Vivienne Westwood was born as Vivienne Isabel Swire in 1941 in England. After opening her first clothing store at age 30, she would spend the next half a century altering the very fabric of the fashion industry, defining and dressing the world of punk and stepping out in fashion choices that made conservative Brits sweat right through their suit jackets.
1971 marked the opening of a quaint boutique at 430 Kings Road, London. The shop was called “Let it Rock” at first, but would cycle through a roster of names as its style influence changed, like “Paradise Garage,” “Too Fast To Live, Too Young To Die” and, most famously, “SEX.” Westwood opened the store, alongside art student Malcolm McLaren and his friend, Patrick Casey, as a form of political protest, selling 1950’s “Teddy Boy” clothes and t-shirts with anti-establishment motifs. Under the name “SEX” the boutique sold sexy leathers, fetish pieces and clothes with pornographic images, some of which were later banned. The boutique’s four foot tall sign advertised “SEX” for all to see, and the interior walls were covered in the graffiti of SCUM Manifesto by Valerie Solanas, the radical feminist who famously shot Andy Warhol. The “SEX” shop was Westwood’s gateway into her famed partnership with the band, The Sex Pistols, which would truly solidify her position as the godmother of punk.
Westwood’s “SEX” shop was the birthplace of The Sex Pistols. Malcom Mclaren cobbled together the band from customers and employees at the “SEX” store, naming the band as such to include the store’s name. Westwood’s clothes adorned The Pistols as they performed across the United Kingdom, screaming, cursing, and hitting the occasional note. The notoriety of both the band and the store continued to rise, especially when The Sex Pistols’ “God Save The Queen” hit No. 2 on the UK singles chart in 1977, even after the BBC had banned it from their stations.
Westwood’s clothes had also gained popularity outside of the punk scene, and could be seen on figures across subcultures as well as other musical artists. Although The Pistols split in 1978, after a tumultuous and heavily self-destructive period, their lasting effect on the punk scene is undeniable. Whether this effect was ultimately positive, however; the punks are still debating.
After her collaboration with McLaren ended, Westwood went on to design solo under her eponymous label. Although first known for her punk rock designs, Westwood’s influences were many, including royalty and religious iconography. Her unmistakable logo even contains one of the British crown jewels: the Sovereign’s Orb.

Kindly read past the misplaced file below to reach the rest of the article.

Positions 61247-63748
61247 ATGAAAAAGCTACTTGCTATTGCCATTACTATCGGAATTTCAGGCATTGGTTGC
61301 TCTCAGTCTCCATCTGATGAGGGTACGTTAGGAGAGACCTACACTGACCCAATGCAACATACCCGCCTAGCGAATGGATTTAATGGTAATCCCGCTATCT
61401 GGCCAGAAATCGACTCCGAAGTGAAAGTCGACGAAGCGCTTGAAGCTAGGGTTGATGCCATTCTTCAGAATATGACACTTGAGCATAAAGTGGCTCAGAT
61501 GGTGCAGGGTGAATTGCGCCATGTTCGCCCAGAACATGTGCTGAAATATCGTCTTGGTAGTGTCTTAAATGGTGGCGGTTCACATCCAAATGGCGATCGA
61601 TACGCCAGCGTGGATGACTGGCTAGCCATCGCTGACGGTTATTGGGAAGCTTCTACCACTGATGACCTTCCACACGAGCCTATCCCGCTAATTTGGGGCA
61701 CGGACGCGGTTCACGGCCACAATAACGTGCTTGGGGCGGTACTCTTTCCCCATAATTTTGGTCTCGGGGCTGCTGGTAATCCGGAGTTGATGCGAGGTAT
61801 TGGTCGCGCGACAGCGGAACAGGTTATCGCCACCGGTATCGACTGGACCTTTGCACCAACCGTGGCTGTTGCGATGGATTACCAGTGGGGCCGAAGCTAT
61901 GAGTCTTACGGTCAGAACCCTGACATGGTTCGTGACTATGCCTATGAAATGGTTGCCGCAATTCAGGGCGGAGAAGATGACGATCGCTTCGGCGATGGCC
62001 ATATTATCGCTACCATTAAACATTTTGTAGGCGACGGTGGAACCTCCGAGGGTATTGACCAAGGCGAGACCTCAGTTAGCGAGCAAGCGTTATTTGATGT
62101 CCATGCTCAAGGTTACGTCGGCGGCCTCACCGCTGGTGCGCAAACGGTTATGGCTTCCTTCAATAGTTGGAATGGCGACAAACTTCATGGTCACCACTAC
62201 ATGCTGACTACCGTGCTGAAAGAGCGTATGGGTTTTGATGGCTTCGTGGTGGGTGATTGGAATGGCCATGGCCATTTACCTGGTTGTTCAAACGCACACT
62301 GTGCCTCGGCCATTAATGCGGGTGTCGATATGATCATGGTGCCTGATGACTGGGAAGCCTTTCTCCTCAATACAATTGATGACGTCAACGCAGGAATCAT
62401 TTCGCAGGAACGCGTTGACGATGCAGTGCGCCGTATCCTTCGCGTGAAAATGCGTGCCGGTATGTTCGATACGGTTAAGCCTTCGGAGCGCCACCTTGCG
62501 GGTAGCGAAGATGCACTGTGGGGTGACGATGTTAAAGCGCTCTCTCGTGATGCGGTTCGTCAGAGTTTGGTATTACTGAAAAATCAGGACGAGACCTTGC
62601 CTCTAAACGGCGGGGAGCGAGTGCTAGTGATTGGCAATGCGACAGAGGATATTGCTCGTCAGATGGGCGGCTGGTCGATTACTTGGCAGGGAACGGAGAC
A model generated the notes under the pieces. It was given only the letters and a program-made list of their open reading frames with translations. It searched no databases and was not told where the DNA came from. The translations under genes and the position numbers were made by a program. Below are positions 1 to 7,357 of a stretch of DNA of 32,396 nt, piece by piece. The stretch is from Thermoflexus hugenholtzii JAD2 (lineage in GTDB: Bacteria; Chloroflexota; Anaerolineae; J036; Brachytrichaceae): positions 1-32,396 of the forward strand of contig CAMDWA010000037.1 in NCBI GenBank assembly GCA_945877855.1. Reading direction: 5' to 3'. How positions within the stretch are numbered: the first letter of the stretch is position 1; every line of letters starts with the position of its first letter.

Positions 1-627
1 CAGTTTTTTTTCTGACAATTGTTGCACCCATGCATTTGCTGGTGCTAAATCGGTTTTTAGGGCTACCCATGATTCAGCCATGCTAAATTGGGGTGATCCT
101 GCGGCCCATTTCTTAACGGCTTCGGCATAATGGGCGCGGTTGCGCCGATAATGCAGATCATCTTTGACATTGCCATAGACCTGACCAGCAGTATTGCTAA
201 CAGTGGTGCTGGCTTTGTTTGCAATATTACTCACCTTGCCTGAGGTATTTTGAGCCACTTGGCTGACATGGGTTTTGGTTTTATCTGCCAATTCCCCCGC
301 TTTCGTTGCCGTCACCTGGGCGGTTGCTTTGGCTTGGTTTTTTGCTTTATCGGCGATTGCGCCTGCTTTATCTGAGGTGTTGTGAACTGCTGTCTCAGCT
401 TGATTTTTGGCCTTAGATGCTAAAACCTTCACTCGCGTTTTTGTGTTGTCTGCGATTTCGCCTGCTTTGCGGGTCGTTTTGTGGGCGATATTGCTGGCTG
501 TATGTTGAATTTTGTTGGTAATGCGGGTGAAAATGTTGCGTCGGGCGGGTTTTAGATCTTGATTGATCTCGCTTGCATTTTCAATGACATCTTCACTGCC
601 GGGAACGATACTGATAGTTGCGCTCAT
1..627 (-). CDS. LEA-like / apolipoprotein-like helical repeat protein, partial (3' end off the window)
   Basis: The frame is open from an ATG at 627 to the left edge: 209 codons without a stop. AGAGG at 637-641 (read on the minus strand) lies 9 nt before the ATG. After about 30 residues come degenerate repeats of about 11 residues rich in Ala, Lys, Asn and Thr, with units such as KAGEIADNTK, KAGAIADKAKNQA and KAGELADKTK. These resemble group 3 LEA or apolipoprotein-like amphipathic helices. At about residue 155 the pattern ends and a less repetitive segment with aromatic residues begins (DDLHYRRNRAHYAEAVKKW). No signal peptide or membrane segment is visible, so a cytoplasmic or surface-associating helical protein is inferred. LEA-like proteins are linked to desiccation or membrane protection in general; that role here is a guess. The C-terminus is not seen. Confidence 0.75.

Vivienne Westwood’s designs vary widely, with each collection often having very specific themes, and, of course, Westwood’s continual rebirth under new aesthetics. In the 80s, Westwood began what was known as her “pagan years.” Westwood turned her back to the punk movement after feeling disillusioned by the way punk style had been adopted by mainstream culture. During these years, her clothes were influenced greatly by the fashions of the upper-middle class. Her Harris Tweed collection during this time was hugely influential in the fashion industry, and many looks and patterns from the collection remain popular today.
In 1987, Vivienne debuted a style that many know her best for: corsets. Westwood’s influences shifted again, this time to 19th century English and French costuming. Her collections at this time, and into the 90s, referenced paintings of the Old Masters, ancient Greece and Rome and French boulle patterning, to name a few. The 90s was also the decade that Westwood famously received the Order of the British Empire from Queen Elizabeth, at which she twirled her dress for the paparazzi to reveal she was wearing no underwear.
In the 2000s, her focus shifted once again to climate change. In 2014, Westwood told The Guardian,“Climate change is my priority, not fashion.” Westwood promoted the work of Greenpeace and the charity, Cool Earth, as well as releasing collections protesting climate change and directing her own brand towards more sustainable production.
The passing of Vivienne Westwood in December of 2022 marked an incalculable loss for the fashion community, especially within a year of so many other losses, like that of André Leon Talley, Issey Miyake and Thierry Mugler. However, the Vivienne Westwood label won’t be closing anytime soon. “We have been working till the end and she has given me plenty of things to get on with.” Vivienne’s husband and collaborator, Andreas Kronthaler said,“Thank you darling.”
Additionally, a non-profit founded by Vivienne and her family, The Vivienne Foundation, will launch later this year. The foundation will be founded on four principles: Climate Change, Stop War, Protest Capitalism, and Defend Human Rights. Vivienne Westwood will be forever ingrained into the culture of fashion, punk and protest. As Chrissie Hynde, the lead singer of the rock band, the Pretenders, and formerly an assistant at Vivienne’s shop, said, “I don’t think punk would have happened without Vivienne and Malcolm.”